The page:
Race Horse was unable to give bail and was held in custody by the Uinta County authorities until October 7, 1895, when his attorneys filed in the United States Circuit Court for the District of Wyoming a petition for a writ of habeas corpus, based upon the above mentioned article of the treaty. Attorney-General B. F. Fowler volunteered to assist the prosecuting attorney of Uinta County and the case was argued before the United States Circuit Court at Cheyenne on November 21, 1895. The court held that the "provisions of the state statute were inconsistent with the treaty, and as the latter, under the constitution of the United States, was paramount, the statute could not be enforced against the Indians."
    Before the arrest of Race Horse, the citizens living in the vicinity of Jackson's Hole had repeatedly protested again-st the wanton destruction of the game and the United States sent troops into the northern part of Uinta (now Lincoln) County to prevent open hostilities. When Race Horse was released by the court upon habeas corpus proceedings, the dissatisfaction in the western part of the state was universal, while the Indians were highly elated over their victory.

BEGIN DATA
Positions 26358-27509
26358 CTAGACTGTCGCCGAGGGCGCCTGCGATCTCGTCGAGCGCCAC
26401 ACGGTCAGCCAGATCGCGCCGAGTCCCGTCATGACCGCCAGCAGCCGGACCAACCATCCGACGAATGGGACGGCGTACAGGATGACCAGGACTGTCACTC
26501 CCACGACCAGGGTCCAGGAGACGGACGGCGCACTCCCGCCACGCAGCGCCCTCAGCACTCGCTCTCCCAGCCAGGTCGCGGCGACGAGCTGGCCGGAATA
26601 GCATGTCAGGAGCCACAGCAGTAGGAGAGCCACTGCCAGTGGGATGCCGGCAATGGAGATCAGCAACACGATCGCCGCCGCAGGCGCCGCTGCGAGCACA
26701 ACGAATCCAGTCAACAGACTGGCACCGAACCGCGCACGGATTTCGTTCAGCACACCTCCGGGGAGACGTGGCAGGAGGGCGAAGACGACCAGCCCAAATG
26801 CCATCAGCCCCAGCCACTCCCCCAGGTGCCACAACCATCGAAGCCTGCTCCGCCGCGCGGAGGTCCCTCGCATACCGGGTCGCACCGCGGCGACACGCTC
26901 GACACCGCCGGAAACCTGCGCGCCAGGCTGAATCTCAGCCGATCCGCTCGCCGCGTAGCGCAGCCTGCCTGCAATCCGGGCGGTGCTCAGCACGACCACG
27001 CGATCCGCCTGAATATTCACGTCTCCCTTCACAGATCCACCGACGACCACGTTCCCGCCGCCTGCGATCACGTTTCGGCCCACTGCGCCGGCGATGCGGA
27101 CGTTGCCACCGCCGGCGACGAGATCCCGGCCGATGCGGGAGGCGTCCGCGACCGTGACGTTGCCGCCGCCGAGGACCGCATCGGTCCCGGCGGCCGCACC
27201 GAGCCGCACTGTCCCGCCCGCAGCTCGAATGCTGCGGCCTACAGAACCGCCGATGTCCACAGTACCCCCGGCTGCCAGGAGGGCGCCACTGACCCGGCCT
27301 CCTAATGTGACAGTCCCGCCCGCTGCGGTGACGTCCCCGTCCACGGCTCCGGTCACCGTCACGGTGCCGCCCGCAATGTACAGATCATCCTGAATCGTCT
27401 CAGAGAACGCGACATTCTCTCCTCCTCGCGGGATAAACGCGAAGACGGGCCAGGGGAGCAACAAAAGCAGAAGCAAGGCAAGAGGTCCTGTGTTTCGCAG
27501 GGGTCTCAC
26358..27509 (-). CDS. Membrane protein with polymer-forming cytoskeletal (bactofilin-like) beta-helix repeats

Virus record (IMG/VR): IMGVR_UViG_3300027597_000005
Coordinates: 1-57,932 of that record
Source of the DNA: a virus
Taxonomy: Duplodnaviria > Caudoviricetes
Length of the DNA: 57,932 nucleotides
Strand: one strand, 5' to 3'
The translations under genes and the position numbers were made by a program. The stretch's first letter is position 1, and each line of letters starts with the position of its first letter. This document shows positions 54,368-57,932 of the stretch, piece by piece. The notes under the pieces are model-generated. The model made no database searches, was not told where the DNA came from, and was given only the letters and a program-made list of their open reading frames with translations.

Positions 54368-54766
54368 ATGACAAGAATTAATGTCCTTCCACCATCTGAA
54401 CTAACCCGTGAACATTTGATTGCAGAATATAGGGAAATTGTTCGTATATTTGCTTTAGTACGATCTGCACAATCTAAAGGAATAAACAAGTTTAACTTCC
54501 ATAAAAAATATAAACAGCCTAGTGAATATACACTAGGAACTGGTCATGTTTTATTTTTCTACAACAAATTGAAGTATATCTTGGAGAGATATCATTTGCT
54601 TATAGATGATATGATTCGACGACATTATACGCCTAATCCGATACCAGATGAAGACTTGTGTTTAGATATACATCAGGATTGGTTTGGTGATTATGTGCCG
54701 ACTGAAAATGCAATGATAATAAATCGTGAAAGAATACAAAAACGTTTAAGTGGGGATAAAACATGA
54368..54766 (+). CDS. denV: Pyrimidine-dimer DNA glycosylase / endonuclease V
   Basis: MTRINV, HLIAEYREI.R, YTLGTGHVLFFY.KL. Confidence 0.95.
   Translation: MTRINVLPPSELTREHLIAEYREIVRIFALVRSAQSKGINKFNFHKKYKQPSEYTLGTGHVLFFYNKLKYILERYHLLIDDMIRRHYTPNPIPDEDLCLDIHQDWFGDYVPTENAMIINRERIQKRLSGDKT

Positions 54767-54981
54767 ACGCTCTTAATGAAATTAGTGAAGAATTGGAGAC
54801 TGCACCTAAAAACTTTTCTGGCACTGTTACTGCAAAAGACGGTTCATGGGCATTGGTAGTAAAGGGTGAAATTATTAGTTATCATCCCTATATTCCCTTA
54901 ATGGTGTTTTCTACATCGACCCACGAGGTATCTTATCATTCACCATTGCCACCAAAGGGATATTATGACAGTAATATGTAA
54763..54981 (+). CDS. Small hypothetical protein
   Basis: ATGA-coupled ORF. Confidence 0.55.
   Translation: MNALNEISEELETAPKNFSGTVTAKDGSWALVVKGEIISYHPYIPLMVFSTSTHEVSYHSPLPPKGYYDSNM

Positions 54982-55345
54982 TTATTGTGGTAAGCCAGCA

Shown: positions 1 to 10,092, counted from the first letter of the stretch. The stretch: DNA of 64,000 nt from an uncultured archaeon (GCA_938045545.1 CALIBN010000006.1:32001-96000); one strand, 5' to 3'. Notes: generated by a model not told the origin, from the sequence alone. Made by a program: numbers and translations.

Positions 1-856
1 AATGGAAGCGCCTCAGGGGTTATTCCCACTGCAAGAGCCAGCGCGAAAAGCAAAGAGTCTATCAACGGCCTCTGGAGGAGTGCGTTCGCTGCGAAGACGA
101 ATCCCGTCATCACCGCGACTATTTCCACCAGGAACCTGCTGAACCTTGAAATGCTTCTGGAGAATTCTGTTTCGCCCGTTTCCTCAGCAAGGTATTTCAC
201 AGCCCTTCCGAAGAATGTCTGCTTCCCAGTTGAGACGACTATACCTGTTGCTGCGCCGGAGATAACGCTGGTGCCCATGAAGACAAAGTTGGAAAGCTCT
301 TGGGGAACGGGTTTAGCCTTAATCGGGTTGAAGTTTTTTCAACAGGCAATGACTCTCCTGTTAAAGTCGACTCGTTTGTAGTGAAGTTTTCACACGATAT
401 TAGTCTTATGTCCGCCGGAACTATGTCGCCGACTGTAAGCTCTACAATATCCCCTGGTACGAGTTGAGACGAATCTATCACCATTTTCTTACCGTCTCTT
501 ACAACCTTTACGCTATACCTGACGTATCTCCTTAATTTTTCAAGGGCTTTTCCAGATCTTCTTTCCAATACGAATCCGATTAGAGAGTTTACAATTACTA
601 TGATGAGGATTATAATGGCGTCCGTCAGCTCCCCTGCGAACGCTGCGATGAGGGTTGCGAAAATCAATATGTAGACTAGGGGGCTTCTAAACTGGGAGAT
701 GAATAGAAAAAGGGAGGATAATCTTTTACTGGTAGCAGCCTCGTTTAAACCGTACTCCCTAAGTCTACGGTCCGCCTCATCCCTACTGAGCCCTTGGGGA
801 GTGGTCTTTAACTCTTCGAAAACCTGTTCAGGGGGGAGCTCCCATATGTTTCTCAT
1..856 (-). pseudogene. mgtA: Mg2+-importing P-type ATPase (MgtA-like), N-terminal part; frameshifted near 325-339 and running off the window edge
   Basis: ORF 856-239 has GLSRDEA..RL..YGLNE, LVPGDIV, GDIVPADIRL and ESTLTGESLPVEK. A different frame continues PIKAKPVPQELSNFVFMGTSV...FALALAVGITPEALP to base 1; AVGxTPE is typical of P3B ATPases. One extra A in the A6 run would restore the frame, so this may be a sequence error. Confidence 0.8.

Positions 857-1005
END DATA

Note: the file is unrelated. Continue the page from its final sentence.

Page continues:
Judge Willis Van Devanter, as attorney for Sherilif Ward, took an appeal to the Supreme Court of the United States. That tribunal, on May 25, 1896, rendered an opinion reversing the decision of the Circuit Court. The Supreme Court held that "the provision in the treaty of July 3, 1868, with the Bannock tribe of Indians, that they 'shall have the right to hunt upon the unoccupied lands of the United States so long as game may be found thereon, and so long as peace subsists between Indians and the whites on the borders of the hunting districts' was intended to confer a privilege of merely limited duration, and was repealed by the subsequent act admitting the Territory of Wyoming into the Union, with the express declaration that it should have all the powers of other states and making no reservation in favor of the Indians."
    The effect of this decision was to make the Indians understand that they must observe the game laws of the state, and no further trouble occurred. By an act approved on Februar)- 19, 1897, the Legislature appropriated $1,421.50, "out of the unexpended balance of the appropriation made by Congress to pay the expenses of the constitutional convention,'" to pay the expenses of the appeal. Of this sum, Willis Van Devanter received $1,100 for services and traveling expenses to Washington, and the Stock Growers National Bank received $321.50 for money advanced to pay the costs of filing the appeal, the state having no funds that could be used for that purpose.